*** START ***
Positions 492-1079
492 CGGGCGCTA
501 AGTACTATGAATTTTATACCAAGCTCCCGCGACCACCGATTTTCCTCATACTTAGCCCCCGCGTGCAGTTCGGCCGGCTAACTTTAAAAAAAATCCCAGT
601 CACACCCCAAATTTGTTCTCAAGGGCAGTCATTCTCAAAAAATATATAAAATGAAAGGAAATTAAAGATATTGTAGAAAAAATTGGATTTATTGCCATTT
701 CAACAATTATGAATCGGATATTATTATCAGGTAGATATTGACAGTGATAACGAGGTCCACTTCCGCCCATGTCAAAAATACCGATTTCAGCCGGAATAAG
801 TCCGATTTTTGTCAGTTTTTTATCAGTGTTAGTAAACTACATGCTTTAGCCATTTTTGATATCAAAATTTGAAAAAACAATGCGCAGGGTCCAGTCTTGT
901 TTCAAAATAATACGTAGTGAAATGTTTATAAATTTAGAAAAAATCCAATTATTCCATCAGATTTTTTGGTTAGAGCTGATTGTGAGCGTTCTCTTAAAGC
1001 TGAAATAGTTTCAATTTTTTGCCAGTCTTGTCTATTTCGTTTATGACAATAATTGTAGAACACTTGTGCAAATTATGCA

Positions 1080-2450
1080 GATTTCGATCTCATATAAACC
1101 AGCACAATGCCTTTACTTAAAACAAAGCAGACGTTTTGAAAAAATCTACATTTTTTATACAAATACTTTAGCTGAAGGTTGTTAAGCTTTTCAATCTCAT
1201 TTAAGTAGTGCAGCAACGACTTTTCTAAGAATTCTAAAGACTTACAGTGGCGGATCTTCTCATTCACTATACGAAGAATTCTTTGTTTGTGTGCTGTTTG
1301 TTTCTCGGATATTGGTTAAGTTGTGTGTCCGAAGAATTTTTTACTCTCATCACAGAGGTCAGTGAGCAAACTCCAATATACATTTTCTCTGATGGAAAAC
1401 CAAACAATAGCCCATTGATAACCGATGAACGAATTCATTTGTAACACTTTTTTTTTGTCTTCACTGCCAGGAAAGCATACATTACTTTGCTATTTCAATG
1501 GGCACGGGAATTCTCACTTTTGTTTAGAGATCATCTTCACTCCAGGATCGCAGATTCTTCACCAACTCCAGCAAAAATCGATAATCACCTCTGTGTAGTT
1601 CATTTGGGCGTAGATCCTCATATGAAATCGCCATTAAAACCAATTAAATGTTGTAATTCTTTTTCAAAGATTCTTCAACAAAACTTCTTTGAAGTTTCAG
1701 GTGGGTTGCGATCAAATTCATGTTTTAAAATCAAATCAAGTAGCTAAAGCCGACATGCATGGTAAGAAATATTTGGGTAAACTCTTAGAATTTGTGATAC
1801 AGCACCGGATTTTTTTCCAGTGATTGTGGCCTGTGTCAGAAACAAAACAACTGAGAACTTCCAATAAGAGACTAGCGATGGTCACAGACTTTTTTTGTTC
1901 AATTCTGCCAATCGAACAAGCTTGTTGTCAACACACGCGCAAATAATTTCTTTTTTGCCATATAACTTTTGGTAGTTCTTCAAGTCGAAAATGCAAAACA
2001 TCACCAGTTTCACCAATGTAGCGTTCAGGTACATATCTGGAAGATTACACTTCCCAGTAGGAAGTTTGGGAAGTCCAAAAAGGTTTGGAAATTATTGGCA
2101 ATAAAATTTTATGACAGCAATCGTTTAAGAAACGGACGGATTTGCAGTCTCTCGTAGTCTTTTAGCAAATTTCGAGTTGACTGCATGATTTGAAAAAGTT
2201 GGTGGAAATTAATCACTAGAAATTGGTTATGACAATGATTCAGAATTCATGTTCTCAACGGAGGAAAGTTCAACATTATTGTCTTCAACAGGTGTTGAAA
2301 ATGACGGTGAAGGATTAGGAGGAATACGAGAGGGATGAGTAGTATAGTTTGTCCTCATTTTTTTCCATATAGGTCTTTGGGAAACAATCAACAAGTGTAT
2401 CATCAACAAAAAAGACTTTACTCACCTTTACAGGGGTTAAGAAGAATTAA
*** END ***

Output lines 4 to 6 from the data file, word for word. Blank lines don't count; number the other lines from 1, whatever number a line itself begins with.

601 CACACCCCAAATTTGTTCTCAAGGGCAGTCATTCTCAAAAAATATATAAAATGAAAGGAAATTAAAGATATTGTAGAAAAAATTGGATTTATTGCCATTT
701 CAACAATTATGAATCGGATATTATTATCAGGTAGATATTGACAGTGATAACGAGGTCCACTTCCGCCCATGTCAAAAATACCGATTTCAGCCGGAATAAG
801 TCCGATTTTTGTCAGTTTTTTATCAGTGTTAGTAAACTACATGCTTTAGCCATTTTTGATATCAAAATTTGAAAAAACAATGCGCAGGGTCCAGTCTTGT